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Collectables

7/2/2012

Horse race tracks have become collectables, not pictures or cards, the actual tracks themselves, the older and quirkier the better.

It's something of an inside fantasy, scheduling vacation time on a historic or unique racing venue. Only another horse player would be impressed with breakfast at Arapahoe Park.

Minor league baseball parks are among other structures worth collecting, the ancient brick and wood joints that have far more character than the new major league malls with bases.

Spa-type or scenic race tracks are the easiest to collect, Del Mar, where the surf meets the turf, or Saratoga, where the elite meets the fleet, or Oaklawn Park, where the barbecue meets the howdy-do. Some tracks, like Hollywood Park by the airport, or Santa Anita by the mountains, are simple additions to a track collection. It's something off the beaten track like Les Bois Park in Idaho that adds a rarified air to a horse player's portfolio.

Here's a candidate for the horse player interested in trying to hit the double at a rare collectable: my home town track, Fair Meadows in Tulsa.

Fair Meadows is primarily a collectable track because it is paid $2 million per year to do nothing much.


Fair Meadows does not run during the State Fair. It isn't near a meadow. It's between a water park and an old ball field now used by kids. It is on the fairgrounds property. And the weather is frequently fair during the live meet, fair and 103 degrees.

The late spring and summer racing dates are but a part of the uniqueness of this collectable horse racing facility. Spring here sometimes lasts four or five days. Then it's 100 degrees until October, just ask the professional golfers who played in the PGA tournament at the great Southern Hills course here five years ago in August. It was almost like pros drove it purposefully to the trees for some shade.

Fair Meadows runs a mixed live meet, quarter horses and thoroughbreds on the same race card. Jockeys doubling up, running 350 yards one race, a mile the next, deserve the Congressional Medal of Honor. By the way, playing a rider going from 350 yards to a route is occasionally okay. It must seem like all the world is operating in slow motion. But playing a jockey going from a thoroughbred race to a few hundred yards? Not wise.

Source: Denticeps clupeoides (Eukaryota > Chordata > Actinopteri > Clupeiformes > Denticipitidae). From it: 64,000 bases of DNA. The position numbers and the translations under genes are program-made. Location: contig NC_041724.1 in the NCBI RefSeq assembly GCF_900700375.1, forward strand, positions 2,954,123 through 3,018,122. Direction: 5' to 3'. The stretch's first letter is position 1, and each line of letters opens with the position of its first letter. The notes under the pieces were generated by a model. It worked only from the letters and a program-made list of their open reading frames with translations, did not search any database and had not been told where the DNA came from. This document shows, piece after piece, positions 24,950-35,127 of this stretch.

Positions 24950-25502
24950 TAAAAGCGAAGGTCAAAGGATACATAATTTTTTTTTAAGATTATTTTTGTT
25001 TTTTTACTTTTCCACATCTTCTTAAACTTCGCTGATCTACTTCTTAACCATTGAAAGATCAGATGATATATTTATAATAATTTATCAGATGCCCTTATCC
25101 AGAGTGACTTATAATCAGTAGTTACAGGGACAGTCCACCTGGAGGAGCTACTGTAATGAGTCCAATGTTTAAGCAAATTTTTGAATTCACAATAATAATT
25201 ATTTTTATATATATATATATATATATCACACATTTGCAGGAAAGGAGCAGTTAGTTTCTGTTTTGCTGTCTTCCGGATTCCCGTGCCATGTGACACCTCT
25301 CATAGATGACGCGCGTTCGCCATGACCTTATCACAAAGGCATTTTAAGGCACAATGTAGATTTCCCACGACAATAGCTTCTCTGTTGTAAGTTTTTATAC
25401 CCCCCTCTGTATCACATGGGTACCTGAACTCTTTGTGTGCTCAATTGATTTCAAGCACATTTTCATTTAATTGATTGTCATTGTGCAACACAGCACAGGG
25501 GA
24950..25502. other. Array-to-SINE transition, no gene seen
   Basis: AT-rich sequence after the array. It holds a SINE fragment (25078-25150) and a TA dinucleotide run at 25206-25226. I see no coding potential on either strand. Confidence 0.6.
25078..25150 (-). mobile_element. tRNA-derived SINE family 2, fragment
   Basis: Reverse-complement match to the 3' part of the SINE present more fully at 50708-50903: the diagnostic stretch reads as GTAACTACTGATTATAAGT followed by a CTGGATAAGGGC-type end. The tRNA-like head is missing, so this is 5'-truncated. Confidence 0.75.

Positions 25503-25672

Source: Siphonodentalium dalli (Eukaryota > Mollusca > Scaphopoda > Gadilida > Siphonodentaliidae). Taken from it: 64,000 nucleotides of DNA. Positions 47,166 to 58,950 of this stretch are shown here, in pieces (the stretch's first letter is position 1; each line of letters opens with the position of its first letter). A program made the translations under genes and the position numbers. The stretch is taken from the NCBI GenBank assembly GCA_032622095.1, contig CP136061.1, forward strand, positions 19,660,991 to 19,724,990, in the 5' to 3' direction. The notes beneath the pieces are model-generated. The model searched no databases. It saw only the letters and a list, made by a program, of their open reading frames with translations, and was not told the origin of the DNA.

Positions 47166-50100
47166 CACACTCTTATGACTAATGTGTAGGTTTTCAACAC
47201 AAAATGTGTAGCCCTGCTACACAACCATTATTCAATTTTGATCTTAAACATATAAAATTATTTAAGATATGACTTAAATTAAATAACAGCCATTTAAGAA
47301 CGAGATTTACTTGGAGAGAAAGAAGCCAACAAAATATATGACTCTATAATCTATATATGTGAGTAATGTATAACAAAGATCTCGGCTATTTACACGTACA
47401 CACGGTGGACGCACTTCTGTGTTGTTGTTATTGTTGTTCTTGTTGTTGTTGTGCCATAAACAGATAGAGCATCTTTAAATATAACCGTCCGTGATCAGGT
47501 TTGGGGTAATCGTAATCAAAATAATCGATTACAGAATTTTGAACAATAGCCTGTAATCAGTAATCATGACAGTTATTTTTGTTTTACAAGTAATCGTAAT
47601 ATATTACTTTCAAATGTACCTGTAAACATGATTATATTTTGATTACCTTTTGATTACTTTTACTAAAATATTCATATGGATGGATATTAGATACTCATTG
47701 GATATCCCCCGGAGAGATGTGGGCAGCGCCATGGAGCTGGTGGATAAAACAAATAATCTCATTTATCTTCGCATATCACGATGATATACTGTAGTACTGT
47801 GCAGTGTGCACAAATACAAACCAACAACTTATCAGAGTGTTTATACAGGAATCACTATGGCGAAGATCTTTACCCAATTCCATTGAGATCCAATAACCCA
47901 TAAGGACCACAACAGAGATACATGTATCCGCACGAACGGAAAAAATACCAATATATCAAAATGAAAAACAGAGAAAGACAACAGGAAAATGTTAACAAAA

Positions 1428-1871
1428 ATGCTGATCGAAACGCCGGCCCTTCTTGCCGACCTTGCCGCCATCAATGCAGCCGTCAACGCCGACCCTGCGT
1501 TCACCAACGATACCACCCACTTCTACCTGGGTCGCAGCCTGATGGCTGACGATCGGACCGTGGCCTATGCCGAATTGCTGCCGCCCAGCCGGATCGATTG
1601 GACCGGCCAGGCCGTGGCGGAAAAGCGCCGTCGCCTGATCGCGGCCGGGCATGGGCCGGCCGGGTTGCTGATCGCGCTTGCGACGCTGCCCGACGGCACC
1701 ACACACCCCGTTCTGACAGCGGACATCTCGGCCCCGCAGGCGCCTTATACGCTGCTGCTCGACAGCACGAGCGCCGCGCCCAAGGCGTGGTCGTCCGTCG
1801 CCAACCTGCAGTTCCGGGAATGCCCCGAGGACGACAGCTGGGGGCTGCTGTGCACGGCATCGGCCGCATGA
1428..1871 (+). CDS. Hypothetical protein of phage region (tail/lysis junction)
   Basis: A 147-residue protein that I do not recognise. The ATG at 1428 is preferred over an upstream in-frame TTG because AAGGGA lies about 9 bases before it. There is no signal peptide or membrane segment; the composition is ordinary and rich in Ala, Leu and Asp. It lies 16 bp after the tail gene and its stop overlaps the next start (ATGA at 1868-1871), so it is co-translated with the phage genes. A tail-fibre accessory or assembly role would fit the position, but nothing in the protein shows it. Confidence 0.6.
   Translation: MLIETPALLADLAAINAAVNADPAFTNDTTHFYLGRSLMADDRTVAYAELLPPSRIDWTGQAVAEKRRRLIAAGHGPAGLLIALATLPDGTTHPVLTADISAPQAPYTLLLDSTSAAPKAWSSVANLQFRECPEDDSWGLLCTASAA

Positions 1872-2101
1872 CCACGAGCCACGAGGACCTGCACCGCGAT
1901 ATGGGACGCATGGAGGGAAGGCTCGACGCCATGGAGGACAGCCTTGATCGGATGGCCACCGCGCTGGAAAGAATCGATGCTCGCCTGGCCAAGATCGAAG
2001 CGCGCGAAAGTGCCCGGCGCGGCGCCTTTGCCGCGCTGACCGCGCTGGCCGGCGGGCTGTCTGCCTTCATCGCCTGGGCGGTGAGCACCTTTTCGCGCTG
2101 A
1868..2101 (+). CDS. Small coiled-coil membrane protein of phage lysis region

This state has experience with tiny live meets. A fairly successful event of this type happens at Will Rogers Downs 35 miles up the road. The Cherokee Nation bought Will Rogers Downs. The Cherokees know something about running a gaming house and changed the live horse racing meet so that it runs lots of Mondays and Tuesdays and catches simulcast money from the hopeless junkies and degenerates out west.

Fair Meadows is primarily a collectable track because it is paid $2 million per year to do nothing much.

To be slightly more specific, four Indian tribes put their accountants together and offered to pay the live-meet Fair Meadows race track $2 million per year not to install slot machines.

This contract proves just how valuable slot machines are. Who knows how long it takes the Indian casinos with slot machines to make up the $2 million. A couple of days? Probably a little longer. But keeping slot machine competition out of the center of town was and is worth a fat check year after year.

The Fair Meadows live meet used to sell out a good-sized grandstand, 10,000 or more on the weekends. Then came the off-track and simulcast outlets. Then came the Indian casinos, about 100 of them so far in this state. Then came the home-wagering windows, sign up and get $100 free and clear. Now Fair Meadows draws flies at its live meet. Barely. A few dozen heads pop out of the shaded areas when a race is run. The handles are comically low, $5 and $10 double winners are apt to pay anything from $15 to $150. Quinellas often pay more than Exactas. Bet thirty bucks, you're betting against yourself.

There are sometimes more people in the cool Vegas-style simulcast building next door than are at the live meet, horse connections included.

So now all Fair Meadows has to do is figure out a way to keep its live meet losses at less than the $2 million it gets free and clear every year for not running slots. Who couldn't hold the small-meet losses to five, six hundred thousand? Forget improvements. Just hose off the railbird area every night, and here we go again.

So anyway, the meet runs through August 4. If you're in the area, bring something with ice in it and come on by. They're starting out each meet at plus $2 million. You don't see anybody getting something for nothing too often at the horse races.

Write to Jay at jaycronley@yahoo.com.